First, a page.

Stillwater's Mad Capper: New vision for a historic bar


A historic bar in downtown Stillwater has a second life thanks to a creative local entrepreneur. 

Established in 1979, the Mad Capper became a staple on Main Street. Sara Jespersen and her family purchased the building in August 2021 and, after a short refurbishment, opened the doors back up in September. The Jespersens chose to continue calling the bar the Mad Capper, making it the oldest bar in town to maintain its name.

Jespersen moved to Stillwater 10 years ago and has been a champion of the Stillwater community, bringing attention and innovative ideas to the picturesque downtown area. She first adopted the historic stairs in the downtown area and found her passion for community engagement. 

Small business closures during the pandemic only fueled her desire to bring people to Stillwater to experience everything the town has to offer. Her accomplishments include opening an axe-throwing bar, helping to bring the World Snowsculpting Competition to Stillwater, and reimagining an alley once used for trash into a showcase for local artists.

Like many businesses with ownership changes, the Mad Capper had growing pains during its reopening in 2021. After several menu changes, Jespersen let her entire kitchen staff go to start anew.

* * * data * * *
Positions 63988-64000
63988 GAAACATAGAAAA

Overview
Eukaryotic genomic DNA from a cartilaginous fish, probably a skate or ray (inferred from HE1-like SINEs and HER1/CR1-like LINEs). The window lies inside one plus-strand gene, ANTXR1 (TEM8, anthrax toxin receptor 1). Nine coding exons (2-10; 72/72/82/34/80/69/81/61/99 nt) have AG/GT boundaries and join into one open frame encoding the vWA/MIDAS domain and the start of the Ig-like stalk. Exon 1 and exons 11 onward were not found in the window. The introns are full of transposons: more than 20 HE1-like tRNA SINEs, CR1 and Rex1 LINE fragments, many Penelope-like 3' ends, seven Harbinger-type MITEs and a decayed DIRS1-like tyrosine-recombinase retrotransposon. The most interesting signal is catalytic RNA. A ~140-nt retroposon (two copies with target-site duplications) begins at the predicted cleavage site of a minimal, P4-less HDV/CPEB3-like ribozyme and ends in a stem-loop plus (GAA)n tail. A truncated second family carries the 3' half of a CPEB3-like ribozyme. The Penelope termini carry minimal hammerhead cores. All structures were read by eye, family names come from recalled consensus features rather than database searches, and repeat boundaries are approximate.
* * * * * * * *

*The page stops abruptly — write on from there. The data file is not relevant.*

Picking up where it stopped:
Describing the rocky start, she quoted Ted Lasso saying, "It's never wrong to do the right thing."

After a new kitchen crew, the Mad Capper returned to its roots with large portions and bar classics. Jespersen and her staff brought back fan favorites from the previous ownership and committed themselves to making "better bar food." The extensive menu features elevated bar food made from scratch, including shareable appetizers like walleye fingers, a variety of burgers and sandwiches, as well as hefty portions of pasta. 

Boxer John Ertle's original gear hangs in the bar area of Stillwater's Mad Capper. (FOX 9)

Jespersen also worked on preserving the rich history of the building by reaching out to previous owners and families with ties to past occupants. Once owned by boxing champion John Ertle, the building was a billiards and boxing hall that hosted fights and became a spot for the community to come together. Ertle's original speedbag, gloves, and shoes are displayed in the bar.

Above the bar is a two-story loft called the Capper's Terrace, available for vacation rentals. The loft sleeps seven people and boasts two rooftop decks. 

The Mad Capper is open six days a week and hosts a happy hour from 2 p.m. to 5 p.m. Mondays, Wednesdays, and Thursdays. Reservations for the Capper's Terrace are available here.